Candidate Experience During the Interview Process Matters More Than Ever

The Society of Human Resources Management (SHRM) recently published an article on their website regarding the latest interviewing strategies. Among them, the article points out that avoiding interviewing pitfalls is especially important in the age of social media. Candidates are now able to immediately “review” their interviewing experience on websites such as Glassdoor and others. An unsatisfactory experience shared on such platforms can generate bad word-of-mouth and impact an employer’s brand.

Therefore, a heightened awareness of how a job candidate experiences each facet of the interviewing process is critical. The leading cause of negative reviews on social media is a “black hole” experience, wherein a candidate receives little to no contact with the company for weeks or months after an interview takes place. Smart companies are those that continuously evaluate their interview processes and remedy any communication gaps that may exist.

Military veterans can pose a unique challenge when it comes to interviews, especially if they are seeking their first civilian job after separating from the service. Trained to work as a team, many veterans find it difficult to tout their individual accomplishments. Drawing them out is key. One recruiter finds it helpful to ask about a veteran’s unique story to make them comfortable. “I want a veteran to tell me about what they’ve done while in the service, and why they joined the military in the first place,” he urged. “Someone in the administrative or clerical field who may not have seen any action in combat was still drawn to the military and was compelled to serve their country. That’s a powerful story and can tell me a lot about them,” he said.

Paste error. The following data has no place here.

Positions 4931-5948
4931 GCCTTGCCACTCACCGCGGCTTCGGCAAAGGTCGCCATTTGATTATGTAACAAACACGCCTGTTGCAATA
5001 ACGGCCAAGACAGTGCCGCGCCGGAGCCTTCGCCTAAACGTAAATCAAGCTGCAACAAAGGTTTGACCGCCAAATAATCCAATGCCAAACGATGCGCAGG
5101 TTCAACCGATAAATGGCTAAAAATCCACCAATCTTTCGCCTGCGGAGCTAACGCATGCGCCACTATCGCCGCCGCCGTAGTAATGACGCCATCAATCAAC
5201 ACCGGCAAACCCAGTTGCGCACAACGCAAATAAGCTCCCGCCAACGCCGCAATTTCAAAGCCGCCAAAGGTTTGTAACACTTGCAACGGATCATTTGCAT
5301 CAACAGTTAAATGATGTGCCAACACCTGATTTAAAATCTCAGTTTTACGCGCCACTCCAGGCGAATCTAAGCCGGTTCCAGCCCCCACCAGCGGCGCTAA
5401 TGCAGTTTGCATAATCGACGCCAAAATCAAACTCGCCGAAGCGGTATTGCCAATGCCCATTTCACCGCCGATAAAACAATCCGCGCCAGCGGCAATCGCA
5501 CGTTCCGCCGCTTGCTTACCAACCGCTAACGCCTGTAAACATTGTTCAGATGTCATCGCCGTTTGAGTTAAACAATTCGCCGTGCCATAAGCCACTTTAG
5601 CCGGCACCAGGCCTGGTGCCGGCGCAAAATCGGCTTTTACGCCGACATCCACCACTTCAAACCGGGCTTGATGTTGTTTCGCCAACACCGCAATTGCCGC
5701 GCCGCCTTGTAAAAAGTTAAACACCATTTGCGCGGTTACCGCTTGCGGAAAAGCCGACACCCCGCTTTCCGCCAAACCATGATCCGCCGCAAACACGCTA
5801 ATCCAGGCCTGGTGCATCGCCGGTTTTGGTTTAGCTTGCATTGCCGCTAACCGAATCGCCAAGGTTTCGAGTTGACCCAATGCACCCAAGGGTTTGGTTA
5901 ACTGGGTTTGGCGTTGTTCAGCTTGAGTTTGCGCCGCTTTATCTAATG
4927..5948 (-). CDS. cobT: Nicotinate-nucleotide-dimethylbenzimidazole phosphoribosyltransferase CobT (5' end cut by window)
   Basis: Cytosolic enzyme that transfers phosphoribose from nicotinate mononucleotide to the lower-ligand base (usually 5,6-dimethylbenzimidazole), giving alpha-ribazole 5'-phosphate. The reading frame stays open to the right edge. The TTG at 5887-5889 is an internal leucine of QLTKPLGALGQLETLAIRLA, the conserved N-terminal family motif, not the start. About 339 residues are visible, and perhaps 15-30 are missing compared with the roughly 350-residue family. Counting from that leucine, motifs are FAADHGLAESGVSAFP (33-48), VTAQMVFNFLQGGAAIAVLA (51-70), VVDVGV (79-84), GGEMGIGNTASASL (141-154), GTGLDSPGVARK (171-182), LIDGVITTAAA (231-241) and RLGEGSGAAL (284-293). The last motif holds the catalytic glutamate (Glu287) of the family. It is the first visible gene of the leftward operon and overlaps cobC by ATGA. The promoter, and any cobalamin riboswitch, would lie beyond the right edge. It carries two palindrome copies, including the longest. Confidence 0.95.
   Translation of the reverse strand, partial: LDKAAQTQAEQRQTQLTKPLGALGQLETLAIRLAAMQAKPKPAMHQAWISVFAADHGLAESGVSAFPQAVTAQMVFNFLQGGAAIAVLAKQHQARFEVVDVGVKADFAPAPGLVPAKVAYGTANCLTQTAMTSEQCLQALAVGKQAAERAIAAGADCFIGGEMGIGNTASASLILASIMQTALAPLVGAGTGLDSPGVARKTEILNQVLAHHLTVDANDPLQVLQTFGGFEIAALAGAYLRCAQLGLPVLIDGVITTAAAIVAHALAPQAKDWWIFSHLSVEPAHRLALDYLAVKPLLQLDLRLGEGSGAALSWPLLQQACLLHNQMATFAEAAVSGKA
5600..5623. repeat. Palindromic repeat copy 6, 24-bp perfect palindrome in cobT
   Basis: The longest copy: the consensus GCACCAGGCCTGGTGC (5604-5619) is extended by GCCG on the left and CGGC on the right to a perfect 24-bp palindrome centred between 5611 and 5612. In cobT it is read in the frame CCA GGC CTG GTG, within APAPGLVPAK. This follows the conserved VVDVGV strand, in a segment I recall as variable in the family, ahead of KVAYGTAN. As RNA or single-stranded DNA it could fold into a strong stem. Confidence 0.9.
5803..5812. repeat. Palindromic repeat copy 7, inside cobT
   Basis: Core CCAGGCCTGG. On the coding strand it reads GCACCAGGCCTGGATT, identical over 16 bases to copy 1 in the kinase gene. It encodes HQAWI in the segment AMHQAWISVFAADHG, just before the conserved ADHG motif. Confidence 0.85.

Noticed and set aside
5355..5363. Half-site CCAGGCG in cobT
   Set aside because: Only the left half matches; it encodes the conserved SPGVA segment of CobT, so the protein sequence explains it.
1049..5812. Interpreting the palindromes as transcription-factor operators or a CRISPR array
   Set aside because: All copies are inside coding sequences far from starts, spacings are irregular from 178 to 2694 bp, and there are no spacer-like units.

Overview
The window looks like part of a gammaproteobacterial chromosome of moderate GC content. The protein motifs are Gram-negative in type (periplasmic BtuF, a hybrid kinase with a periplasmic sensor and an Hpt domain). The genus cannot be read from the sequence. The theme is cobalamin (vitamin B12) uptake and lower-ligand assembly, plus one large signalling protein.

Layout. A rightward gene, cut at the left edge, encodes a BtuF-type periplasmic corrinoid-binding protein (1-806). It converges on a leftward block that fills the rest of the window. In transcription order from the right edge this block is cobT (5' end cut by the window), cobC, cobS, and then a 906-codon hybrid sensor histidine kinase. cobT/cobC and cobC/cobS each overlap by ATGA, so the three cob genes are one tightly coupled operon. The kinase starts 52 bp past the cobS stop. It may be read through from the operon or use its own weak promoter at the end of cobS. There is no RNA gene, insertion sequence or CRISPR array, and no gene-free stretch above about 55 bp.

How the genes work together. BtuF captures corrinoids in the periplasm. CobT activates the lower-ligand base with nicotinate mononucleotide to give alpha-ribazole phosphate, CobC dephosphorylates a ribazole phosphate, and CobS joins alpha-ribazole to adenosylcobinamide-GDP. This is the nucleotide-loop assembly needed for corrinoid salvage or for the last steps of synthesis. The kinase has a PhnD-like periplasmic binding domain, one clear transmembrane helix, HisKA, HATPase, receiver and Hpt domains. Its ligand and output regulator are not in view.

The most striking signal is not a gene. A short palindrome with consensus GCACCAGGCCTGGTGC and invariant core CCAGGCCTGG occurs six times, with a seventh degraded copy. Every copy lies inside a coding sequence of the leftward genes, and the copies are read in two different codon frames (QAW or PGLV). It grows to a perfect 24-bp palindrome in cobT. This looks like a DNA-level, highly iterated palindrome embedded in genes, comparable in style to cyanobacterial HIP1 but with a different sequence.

SHRM cautions against these interview strategies:

- Don’t go with your gut. Discourage hiring managers from making hiring decisions based simply on a “gut feeling.” Such decisions are often rooted in personal biases and lead to the wrong hire, with associated costs in lost productivity and the need to revamp the hiring process.

- Don’t ask different questions of various applicants. This practice prevents an apples-to-apples comparison of candidates and could invite litigation on charges of discrimination.

- Don’t rely on cognitive and personality testing. Although there may be specific instances where such assessments can be helpful, they are often unnecessary and could be viewed by some as discriminatory or an invasion of privacy. It’s better to focus on what the candidate can do on the job.

- Don’t ask personal questions. Pleasant chitchat is fine, but stay away from questions about family, marital status, religion or even irrelevant hobbies, which can raise the specter of bias.

If you’d like to know more, you can access the full SHRM article [here](